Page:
Ghana to offload shares in State Owned Enterprises on stock exchange

Government plans to offload shares in some State Owned Enterprise (SOEs) on the Ghana Stock Exchange for Ghanaians to own part ownership of the companies.

At the moment, only five out of the 39 state enterprises pay dividends to the government – a situation the Finance Ministry described as a drain on the economy.

The Securities Industry Law, which gives legal backing for the move, has received cabinet approval, Finance Minister, Dr Kwabena Duffuor has said.

At the opening of the 2012 capital market week in Accra, Dr Duffuor said the law would provide the legal framework for private participation which would raise funds for  the recapitalisation of those enterprises through joint ventures.

Some of the SOEs, Dr Duffuor said, were cash trapped, without any profits while government continued to invest funds in their continued operations.

The Finance Ministry has consequently scheduled a meeting with the boards of such SOEs where the proposals for listing on the stock exchange would be tabled for discussions.

He said the Ghanaian economy regained stability in the third quarter of this year after initial hiccups earlier on in the year. According to him, the economy had stabilised and called for innovative ways to generate the necessary long-term resources required for accelerated growth.

He said the government was committed to growing the capital market to serve as an avenue to mobilise private funds from national savings to be channeled into productive sectors of the economy. This, he said, would lead to the participation of local investors to guarantee long term financing mechanisms that government can tap into.

The Finance Minister bemoaned the growing ignorance of financial language among many Ghanaians. He said many Ghanaians were still ignorant about some of the basic macroeconomic subjects as the capital market and the securities exchange terms.

He said the ministry was partnering some of the country’s development partners to undertake serious education to improve the situation.

He was hopeful that the move would empower consumers to better understand and manage financial risk and take advantage of increasing competition in the financial sector towards a stronger economic growth.

An economist, Dr Kwame Pianim, who chaired the event, noted that Ghana’s economy held enormous promise which required more investment through the capital market.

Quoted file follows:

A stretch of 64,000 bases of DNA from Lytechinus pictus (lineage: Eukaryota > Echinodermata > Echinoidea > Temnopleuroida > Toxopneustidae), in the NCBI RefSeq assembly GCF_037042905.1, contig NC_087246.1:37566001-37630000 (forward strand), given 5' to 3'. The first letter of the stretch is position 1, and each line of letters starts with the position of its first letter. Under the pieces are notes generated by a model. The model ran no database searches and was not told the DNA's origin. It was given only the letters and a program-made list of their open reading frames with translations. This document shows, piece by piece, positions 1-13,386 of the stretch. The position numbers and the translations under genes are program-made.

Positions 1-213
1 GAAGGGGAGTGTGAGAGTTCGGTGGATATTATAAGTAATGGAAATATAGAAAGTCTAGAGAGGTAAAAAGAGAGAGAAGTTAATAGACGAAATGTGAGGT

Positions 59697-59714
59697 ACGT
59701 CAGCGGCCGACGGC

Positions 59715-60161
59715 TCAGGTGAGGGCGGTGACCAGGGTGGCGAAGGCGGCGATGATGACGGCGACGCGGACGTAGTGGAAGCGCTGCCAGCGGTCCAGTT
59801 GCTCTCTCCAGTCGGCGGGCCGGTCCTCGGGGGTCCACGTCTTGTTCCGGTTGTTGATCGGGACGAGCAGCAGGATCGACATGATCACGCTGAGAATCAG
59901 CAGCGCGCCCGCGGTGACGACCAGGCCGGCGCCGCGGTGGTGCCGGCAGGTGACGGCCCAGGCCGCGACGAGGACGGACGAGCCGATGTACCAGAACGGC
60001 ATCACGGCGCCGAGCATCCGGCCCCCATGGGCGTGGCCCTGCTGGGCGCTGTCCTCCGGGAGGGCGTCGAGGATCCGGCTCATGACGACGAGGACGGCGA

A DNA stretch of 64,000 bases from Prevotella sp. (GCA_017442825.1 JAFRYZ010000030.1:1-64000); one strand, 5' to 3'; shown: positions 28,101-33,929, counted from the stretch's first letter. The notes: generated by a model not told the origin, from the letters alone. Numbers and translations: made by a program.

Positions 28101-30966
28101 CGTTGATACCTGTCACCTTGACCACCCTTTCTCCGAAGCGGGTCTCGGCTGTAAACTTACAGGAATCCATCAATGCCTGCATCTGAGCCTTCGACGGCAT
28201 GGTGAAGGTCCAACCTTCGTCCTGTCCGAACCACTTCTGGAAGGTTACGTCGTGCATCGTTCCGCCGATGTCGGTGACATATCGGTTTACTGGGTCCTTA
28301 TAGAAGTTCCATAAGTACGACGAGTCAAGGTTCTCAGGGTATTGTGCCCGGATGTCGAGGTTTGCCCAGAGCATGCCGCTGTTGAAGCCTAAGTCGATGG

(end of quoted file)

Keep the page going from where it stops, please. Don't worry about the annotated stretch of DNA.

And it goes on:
He rallied the youth especially to acquire the habit of  savings and investment.

He asked the government to revisit the repealed section 140 of the securities industry law, 1993, PNDCL 333. The section, according to Dr Pianim, provides that “The sector minister may give the commission directions, general specific character as to the exercise of the commission’s function; and it shall be the duty of the commission to give effect to any such direction”.

According to him, the existence of such a law was a discouragement to the investing public, especially the foreign investor who expects decisions to be taken on purely commercial basis.

“The time has come to move the rules and practices of our securities regulatory framework to first world standards,” he stated.

The Chairman of the Securities Exchange Commission (SEC), Prof E.V.O Dankwa, said the theme for this year’s capital market week was: “the Capital Market; An Investment Avenue for Your Secured Future Financial Well-being” was to prepare young people on the need to invest positively towards their future.

Source: Daily Graphic

1 Comment
  1. Me says

    Why is Government divesting interest in enterprises that are not making profit? Why are only the ‘bad’ companies being offloaded on the stock exchange? We’ve seen this doesn’t make Ghanaian companies profitable – look at he barely blinking bears on the bourse!

    Donors are giving funds for increasing awareness of what, exactly?

Leave A Reply

Your email address will not be published.